HUGO Chavez, one of the most outspoken South American leaders of the past century, was never going to be an easy act to follow. But Sunday’s narrow and contested vote has just made it even tougher for his newly elected successor, Nicolas Maduro.

After the closest presidential race in Venezuela’s recent history, Maduro has the smallest of mandates to deal with the huge challenges of ruling the country, maintaining the unity of the ruling coalition and tackling a host of chronic problems ranging from power cuts and food shortage to inflation and one of the highest murder rates in the world.

Having shed more than half a million votes for the ruling party compared with Hugo Chavez’s re-election last October, Maduro will now have to tread even more carefully in balancing the political and social revolution demanded by his supporters with the economic adjustments needed to avoid further alienation of the wider electorate. Or to put it another way, to what extent should he be an echo of Chavez?

A low-key figure until this year, Maduro campaigned on his proximity to the charismatic leader who handpicked him as his successor.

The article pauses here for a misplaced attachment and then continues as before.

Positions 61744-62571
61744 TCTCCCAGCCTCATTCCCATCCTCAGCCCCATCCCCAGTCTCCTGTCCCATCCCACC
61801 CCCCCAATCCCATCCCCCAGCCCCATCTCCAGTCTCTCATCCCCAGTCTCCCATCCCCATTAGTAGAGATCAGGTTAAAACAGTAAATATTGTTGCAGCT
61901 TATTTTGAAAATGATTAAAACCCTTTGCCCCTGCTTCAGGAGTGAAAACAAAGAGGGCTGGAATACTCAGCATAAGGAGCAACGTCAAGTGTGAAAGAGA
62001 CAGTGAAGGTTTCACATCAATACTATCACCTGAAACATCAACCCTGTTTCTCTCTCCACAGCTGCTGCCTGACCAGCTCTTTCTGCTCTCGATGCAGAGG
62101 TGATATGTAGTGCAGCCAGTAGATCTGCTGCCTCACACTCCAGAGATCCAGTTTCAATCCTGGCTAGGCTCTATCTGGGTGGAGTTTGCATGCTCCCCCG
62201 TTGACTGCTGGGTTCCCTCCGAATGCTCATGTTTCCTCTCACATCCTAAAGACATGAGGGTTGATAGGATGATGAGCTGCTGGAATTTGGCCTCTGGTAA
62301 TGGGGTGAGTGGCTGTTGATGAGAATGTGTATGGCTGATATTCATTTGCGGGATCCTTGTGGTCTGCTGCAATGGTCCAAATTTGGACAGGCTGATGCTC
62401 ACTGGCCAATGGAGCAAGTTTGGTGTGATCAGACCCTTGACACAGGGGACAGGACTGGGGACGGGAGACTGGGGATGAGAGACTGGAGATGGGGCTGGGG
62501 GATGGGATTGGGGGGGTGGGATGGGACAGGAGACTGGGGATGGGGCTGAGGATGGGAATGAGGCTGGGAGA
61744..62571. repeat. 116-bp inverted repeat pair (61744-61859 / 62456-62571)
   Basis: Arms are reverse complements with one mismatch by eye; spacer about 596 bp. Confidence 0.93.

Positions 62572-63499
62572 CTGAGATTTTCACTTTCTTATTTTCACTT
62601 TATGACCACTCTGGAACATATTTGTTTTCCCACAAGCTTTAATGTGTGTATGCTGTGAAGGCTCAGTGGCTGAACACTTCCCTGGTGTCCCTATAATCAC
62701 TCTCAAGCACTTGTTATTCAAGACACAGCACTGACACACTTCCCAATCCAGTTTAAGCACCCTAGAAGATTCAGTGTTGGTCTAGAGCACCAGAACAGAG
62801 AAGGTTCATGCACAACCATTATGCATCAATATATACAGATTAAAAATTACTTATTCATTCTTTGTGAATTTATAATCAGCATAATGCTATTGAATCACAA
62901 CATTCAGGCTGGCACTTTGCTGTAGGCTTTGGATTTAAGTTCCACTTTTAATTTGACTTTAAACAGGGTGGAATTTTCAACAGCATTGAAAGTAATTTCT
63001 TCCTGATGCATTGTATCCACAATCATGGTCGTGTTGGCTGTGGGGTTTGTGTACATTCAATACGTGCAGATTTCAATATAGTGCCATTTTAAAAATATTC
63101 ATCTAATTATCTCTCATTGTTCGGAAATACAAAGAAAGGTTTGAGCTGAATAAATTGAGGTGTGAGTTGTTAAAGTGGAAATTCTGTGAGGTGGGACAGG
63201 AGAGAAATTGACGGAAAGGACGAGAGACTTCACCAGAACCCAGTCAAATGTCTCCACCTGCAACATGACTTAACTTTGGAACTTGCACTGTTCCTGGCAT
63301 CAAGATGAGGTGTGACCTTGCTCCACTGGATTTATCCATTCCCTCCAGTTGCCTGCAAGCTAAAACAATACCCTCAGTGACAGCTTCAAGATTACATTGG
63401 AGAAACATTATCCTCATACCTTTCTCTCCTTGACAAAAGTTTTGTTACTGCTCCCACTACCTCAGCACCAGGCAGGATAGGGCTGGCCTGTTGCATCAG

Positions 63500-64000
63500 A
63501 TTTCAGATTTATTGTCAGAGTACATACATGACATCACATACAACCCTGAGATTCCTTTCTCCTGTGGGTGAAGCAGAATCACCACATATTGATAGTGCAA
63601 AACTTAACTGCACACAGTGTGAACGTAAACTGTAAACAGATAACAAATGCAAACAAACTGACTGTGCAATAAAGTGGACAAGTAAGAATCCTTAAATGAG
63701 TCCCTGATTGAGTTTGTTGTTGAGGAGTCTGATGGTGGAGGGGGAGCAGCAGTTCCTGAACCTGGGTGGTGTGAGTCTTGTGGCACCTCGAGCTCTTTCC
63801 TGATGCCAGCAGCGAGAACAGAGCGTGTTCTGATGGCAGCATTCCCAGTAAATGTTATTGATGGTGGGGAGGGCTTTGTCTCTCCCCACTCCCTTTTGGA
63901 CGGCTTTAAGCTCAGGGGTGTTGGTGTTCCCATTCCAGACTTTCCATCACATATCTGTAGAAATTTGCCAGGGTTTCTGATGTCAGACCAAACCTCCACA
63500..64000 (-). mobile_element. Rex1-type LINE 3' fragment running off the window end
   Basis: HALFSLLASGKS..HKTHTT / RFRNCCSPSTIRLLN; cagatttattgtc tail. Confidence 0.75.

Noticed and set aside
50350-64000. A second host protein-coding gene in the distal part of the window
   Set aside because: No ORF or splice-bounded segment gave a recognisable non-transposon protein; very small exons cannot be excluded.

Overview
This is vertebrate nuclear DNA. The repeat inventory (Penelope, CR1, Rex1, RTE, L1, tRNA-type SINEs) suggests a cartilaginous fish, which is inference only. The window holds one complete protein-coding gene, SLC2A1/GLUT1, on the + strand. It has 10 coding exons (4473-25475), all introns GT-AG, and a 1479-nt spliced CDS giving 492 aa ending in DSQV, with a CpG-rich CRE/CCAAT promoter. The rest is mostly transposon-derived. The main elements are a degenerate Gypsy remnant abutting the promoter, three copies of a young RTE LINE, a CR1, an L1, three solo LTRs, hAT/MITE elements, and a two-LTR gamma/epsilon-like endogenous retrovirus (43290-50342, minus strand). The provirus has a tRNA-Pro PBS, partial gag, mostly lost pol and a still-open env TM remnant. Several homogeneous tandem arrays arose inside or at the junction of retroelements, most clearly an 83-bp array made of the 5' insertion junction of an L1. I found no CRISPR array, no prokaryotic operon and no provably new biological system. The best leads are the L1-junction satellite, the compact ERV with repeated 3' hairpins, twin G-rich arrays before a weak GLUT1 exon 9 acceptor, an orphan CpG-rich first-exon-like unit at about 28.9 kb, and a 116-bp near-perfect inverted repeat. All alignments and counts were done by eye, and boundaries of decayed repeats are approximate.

By one count, he has publicly invoked his predecessor’s name more than 7,000 times in the past month and a half, repeatedly declaring “We are all Chavez”. But this result has underscored another oft-heard refrain in Venezuela: Maduro is no Chavez.

Riding a wave of public sympathy after the death of Chavez and bolstered by his status as the dead leader’s chosen heir, Maduro looked set to be coasting to victory up until a week before the election, with most polls forecasting he would win by at least 14 percentage points. Instead he scraped into power by a margin of less than two against a rival - Henrique Capriles - that Chavez had soundly beaten by double-digits just six months ago.

Ruling party politicians will want to know what turned 680,000 votes off their revolutionary message and on to the pro-business platform of a member of Venezuela’s privileged elite.

Diosdado Cabello, the most likely rival to Maduro within the Chavismo movement, said the party needed a period of reflection.

By arrangement with the Guardian